You Bought a Vintage Car… Now What?

Overhead view of a blue porsche

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Daydreaming about lapping up the miles in your vintage Alpha or BMW is romantic, but it’s hardly preparation for owning the real thing. The sonorous exhaust note and just-so vintage interior you lust after can come at a high price. Unlike the car in your dreams, a real vehicle requires maintenance.

It’s not that you shouldn’t buy that vintage car — you should. You just have to understand that the initial cost of the car is only the first sacrifice you’ll make on the altar of vintage motoring. It’s a lifestyle. Go into it prepared, and it can be rewarding. Jump in at the deep end, and you could end up penniless.

To Drive or Not to Drive

We’re fans of driving cars here, but if you’re planning on buying a classic, you will have to decide whether to drive the car or store it. As investing goes, there are better choices than cars. However, it’s your choice.

All cars will need some small amount of driving to stay in good working order. When you’re not driving the car, make sure you’ve got a safe place to store it. In the case of a vintage car, that should really be a climate-controlled garage. Make sure the doors are secure to protect the car from weather damage and theft.

Exterior Maintenance

There’s a reason vintage cars are expensive, and that is scarcity. Many beautiful specimens were left to rot outdoors and succumbed to rust, sun damage or neglect. Like any car, you need to keep your classic clean inside and out to guarantee it will continue to serve you and future generations well.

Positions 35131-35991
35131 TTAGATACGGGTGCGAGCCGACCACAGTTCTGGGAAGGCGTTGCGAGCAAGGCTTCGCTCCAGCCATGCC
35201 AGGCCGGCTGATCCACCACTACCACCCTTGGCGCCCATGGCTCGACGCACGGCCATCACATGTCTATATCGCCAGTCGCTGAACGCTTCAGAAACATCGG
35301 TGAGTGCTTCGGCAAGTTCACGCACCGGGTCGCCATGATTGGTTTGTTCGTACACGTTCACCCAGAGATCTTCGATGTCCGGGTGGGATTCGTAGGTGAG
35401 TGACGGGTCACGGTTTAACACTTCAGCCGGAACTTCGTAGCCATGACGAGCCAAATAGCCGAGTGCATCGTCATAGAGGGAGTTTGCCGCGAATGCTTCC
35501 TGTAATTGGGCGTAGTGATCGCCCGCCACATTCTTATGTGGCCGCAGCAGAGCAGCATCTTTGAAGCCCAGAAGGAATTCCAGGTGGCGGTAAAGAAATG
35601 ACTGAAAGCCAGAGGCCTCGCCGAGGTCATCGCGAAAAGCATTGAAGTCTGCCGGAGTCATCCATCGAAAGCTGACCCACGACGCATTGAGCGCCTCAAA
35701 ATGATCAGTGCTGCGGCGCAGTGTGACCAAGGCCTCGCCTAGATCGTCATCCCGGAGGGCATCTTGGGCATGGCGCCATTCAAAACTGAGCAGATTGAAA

The paint on older cars doesn’t include a protective clear coat, so it’s extremely important that you use a car-specific detergent that’s soft on the finish. Never use dish soap or other alternatives. To remove minor imperfections, periodically rub the paint down with a clay bar before you wash and wax the car.

Drivetrain Maintenance

Engine internals are even more sensitive than your car’s finish, and the bills will be bigger if you slip on it. Since the vehicle may be driven less than a typical car, you should check the oil, water and coolant levels regularly. Check grease fittings and U-joints every two to three months to make sure things don’t dry out.

Interior Maintenance

Many classics fall victim to the wear of time on their interiors. Wood cracks, leather dries out and even old Bakelite plastic bits on American cars warp and discolor. A little patina is fine, but you should know how to maintain your interior so you can enjoy the car as it was meant to be enjoyed.

Log on to the owner’s club for your particular vintage car and do some research to see what people use. There are always tricks to bring out the best in wood and leather. People will use furniture cleaner, lemon oil and all different tricks.

Enjoy Your Car!

As stated earlier, storing your car for posterity is your own prerogative. However, we would advise you to share your car with the world and drive it!

There are lots of opportunities to show off your classic ride. Take it to the local cars and coffee show, or better yet, sign up for a road rally. There are special events just for vintage cars where you can enjoy the thrill of a drive along the coast with other motorists.

You’re going to have to put up with the tribulations of old car ownership whether you drive or not. Life is short, so drive ‘em if you got ‘em. That’s what we say.

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